Definition of Ferret

1. Noun. Musteline mammal of prairie regions of United States; nearly extinct.

Exact synonyms: Black-footed Ferret, Mustela Nigripes
Generic synonyms: Mustelid, Musteline, Musteline Mammal
Group relationships: Genus Mustela, Mustela



2. Verb. Hound or harry relentlessly.
Generic synonyms: Hound, Hunt, Trace

3. Noun. Domesticated albino variety of the European polecat bred for hunting rats and rabbits.

4. Verb. Hunt with ferrets.
Generic synonyms: Hunt, Hunt Down, Run, Track Down

5. Verb. Search and discover through persistent investigation. "She ferreted out the truth"
Exact synonyms: Ferret Out
Generic synonyms: Discover, Find

Definition of Ferret

1. n. An animal of the Weasel family (Mustela or Putorius furo), about fourteen inches in length, of a pale yellow or white color, with red eyes. It is a native of Africa, but has been domesticated in Europe. Ferrets are used to drive rabbits and rats out of their holes.

2. v. t. To drive or hunt out of a lurking place, as a ferret does the cony; to search out by patient and sagacious efforts; -- often used with out; as, to ferret out a secret.

3. n. A kind of narrow tape, usually made of woolen; sometimes of cotton or silk; -- called also ferreting.

4. n. The iron used for trying the melted glass to see if is fit to work, and for shaping the rings at the mouths of bottles.

Definition of Ferret

1. Noun. A mammal rather like a weasel, but which was originally bred from the polecat and often trained to hunt rats or rabbits in England. ¹

2. Verb. To hunt game with ferrets. ¹

3. Verb. To uncover and bring to light by searching; usually to ''ferret out''. ¹

¹ Source: wiktionary.com

Definition of Ferret

1. to search out by careful investigation [v -ED, -ING, -S]

Medical Definition of Ferret

1. An animal of the Weasel family (Mustela or Putorius furo), about fourteen inches in length, of a pale yellow or white colour, with red eyes. It is a native of Africa, but has been domesticated in Europe. Ferrets are used to drive rabbits and rats out of their holes. Origin: F. Furet, cf. LL. Furo; prob. Fr. L. Fur thief (cf. Furtive); cf. Arm. Fur wise, sly. Source: Websters Dictionary (01 Mar 1998)

Ferret Pictures

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Lexicographical Neighbors of Ferret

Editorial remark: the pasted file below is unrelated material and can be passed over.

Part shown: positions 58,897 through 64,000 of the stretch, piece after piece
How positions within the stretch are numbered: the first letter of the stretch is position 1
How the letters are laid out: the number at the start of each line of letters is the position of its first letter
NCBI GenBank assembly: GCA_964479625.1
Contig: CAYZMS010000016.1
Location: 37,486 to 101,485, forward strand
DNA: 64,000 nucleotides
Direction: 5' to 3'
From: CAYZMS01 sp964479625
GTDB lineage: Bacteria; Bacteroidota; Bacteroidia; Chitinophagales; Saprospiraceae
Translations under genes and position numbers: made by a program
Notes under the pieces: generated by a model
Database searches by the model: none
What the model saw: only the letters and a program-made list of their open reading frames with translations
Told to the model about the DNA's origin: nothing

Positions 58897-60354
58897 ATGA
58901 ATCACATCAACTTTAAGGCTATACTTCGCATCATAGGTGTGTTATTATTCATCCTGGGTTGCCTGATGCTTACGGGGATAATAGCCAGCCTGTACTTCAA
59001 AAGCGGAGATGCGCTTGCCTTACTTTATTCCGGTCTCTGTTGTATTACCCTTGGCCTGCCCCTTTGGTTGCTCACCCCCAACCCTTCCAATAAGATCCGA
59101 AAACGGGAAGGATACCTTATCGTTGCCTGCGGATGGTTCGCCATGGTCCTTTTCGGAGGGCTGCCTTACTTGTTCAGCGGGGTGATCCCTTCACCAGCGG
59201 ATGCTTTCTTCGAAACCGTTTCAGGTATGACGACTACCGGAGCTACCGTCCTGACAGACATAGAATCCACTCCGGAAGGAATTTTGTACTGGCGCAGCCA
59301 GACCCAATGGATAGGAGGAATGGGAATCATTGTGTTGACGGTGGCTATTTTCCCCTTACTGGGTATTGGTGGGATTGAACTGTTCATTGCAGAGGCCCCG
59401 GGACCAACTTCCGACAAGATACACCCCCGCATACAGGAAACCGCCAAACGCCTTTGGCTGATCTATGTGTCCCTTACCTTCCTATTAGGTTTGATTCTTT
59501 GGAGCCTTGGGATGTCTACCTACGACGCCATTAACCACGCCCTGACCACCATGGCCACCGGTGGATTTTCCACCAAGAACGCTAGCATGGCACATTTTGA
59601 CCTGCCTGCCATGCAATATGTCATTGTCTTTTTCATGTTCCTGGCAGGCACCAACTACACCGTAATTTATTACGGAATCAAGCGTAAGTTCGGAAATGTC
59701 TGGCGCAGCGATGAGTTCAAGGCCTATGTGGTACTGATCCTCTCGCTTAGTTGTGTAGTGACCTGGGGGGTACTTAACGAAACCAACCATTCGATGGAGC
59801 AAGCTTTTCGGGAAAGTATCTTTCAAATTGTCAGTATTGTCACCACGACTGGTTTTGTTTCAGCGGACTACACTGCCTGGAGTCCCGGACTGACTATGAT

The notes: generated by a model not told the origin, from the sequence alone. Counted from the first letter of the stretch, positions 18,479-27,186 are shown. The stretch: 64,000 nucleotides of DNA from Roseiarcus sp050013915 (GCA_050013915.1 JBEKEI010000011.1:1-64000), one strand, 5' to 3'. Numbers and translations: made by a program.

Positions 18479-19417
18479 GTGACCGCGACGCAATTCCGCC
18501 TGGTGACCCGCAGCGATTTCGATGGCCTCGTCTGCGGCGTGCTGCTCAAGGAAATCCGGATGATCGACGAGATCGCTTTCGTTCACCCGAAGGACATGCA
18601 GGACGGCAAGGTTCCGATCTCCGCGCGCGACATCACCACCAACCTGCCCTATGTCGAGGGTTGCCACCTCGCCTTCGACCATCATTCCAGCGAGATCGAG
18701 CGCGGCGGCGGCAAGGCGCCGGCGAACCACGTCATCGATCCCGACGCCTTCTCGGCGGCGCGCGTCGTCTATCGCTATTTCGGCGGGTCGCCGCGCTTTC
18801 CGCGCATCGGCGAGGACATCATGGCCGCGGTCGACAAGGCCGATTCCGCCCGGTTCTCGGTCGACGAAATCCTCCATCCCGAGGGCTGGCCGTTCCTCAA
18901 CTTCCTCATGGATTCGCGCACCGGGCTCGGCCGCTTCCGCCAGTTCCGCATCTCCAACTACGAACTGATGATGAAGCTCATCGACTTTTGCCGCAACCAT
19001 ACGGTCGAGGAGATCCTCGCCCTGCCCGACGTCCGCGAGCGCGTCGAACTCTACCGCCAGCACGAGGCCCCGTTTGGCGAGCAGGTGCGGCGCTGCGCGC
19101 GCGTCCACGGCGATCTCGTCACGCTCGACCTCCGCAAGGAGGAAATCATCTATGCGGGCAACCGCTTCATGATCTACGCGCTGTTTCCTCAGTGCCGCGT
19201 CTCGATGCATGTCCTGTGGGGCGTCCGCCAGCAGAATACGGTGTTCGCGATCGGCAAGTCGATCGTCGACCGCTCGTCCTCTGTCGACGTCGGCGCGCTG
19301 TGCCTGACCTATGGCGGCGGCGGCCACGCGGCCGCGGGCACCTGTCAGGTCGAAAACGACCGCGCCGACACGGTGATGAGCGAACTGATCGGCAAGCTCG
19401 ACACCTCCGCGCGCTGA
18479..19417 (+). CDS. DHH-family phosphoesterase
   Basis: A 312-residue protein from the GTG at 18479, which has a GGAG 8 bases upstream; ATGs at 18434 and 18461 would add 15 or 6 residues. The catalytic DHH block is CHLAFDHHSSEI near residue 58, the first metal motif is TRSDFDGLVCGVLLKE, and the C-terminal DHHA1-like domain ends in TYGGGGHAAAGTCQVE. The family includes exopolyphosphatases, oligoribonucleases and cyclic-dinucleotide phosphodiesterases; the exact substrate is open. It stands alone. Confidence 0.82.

ferrate
ferrates
ferratin
ferredoxin
ferredoxin-NADP reductase
ferredoxin-nitrite oxidoreductase
ferredoxin-thioredoxin reductase
ferredoxins
ferrel
ferreled
ferreling
ferrelled
ferrelling
ferrels
ferreous
ferret (current term)
ferret-eye
ferret badger
ferret out
ferreted
ferreter
ferreters
ferreting
ferretings
ferretlike
ferrets
ferretto
ferrety
ferri-
ferriable

Literary usage of Ferret

Below you will find example usage of this term as found in modern and/or classical literature:

1. Switzerland, and the Adjacent Portions of Italy, Savoy and the Tyrol by Karl Baedeker (Firm) (1877)
"At the hamlet of Entreves (4'216'); which lies to the left of the path, the Boire is joined by a stream descending from the ferret Valley (see below), ..."

2. The Illustrated Natural History by John George Wood (1865)
"It must be borne in mind that this ferret was trained for the purpose. ... The ferret was put in, and it was astonishing to see the systematic way in which ..."

3. Travels through the Alps of Savoy and other parts of the Pennine chain, with by James David Forbes (1843)
"IN order to complete our narrative of the tour, or circuit of Mont Blanc, I proceed to describe shortly the route by the Col ferret across the great chain ..."

4. Friends Intelligencer by Friends Intelligencer Association (1858)
"''Being greatly surprised that the ferret, an animal of such slow locomotive powers, should be so destructive to the rat tribe, he determined to bring both ..."

5. Annals and Magazine of Natural History by William Jardine (1846)
"On the Wound of the ferret, with Observations on the Instincts of Animals, ... HAVING often heard of the remarkable way in which the ferret destroys its ..."

6. The Living Age by Making of America Project, Eliakim Littell, Robert S. Littell (1857)
"The ferret now erected his head, sniffed about, and began fearlessly to push his way towards the spot where the scent of his game was the strongest, ..."

7. Gleanings in Natural History by Edward Jesse, Gilbert White (1834)
"probably be triumphant; but in close quarters, and particularly in the dark, the insidious ferret would ultimately prove the victor. ..."

8. A History of the Earth, and Animated Nature by Oliver Goldsmith (1823)
"THE ferret. THE animal next in size to the ermine is the ferret; ... The ferret is about one foot long, being nearly four inches longer than the weasel. ..."

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